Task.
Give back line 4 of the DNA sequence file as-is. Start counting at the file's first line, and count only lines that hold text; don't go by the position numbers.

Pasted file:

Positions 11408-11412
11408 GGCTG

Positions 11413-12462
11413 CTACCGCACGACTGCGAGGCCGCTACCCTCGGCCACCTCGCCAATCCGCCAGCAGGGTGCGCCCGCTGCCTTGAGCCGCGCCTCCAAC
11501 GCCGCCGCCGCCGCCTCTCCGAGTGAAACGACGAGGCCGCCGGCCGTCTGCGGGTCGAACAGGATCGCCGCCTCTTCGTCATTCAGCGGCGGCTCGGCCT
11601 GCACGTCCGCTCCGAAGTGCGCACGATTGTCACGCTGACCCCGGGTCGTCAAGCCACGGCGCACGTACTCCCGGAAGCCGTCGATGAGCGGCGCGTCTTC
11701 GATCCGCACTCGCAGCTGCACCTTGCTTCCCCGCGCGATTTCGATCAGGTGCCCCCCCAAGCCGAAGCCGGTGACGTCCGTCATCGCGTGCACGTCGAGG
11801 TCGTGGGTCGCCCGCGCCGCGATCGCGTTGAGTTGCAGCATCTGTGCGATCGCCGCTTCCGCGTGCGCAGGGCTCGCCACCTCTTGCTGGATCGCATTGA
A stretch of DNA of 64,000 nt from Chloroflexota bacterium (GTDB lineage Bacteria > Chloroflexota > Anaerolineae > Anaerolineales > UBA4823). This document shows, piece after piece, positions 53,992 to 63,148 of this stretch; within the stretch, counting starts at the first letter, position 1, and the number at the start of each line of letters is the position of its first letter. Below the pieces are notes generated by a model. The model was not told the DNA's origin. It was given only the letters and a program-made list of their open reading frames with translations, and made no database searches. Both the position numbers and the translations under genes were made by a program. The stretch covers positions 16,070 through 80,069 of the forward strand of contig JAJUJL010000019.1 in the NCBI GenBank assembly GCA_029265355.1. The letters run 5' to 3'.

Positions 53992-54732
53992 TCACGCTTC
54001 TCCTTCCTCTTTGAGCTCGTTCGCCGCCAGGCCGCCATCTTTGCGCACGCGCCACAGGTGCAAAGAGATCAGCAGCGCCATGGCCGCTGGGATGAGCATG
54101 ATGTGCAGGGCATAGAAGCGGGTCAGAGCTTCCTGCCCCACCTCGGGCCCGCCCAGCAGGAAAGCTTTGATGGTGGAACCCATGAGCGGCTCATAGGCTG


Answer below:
11413 CTACCGCACGACTGCGAGGCCGCTACCCTCGGCCACCTCGCCAATCCGCCAGCAGGGTGCGCCCGCTGCCTTGAGCCGCGCCTCCAAC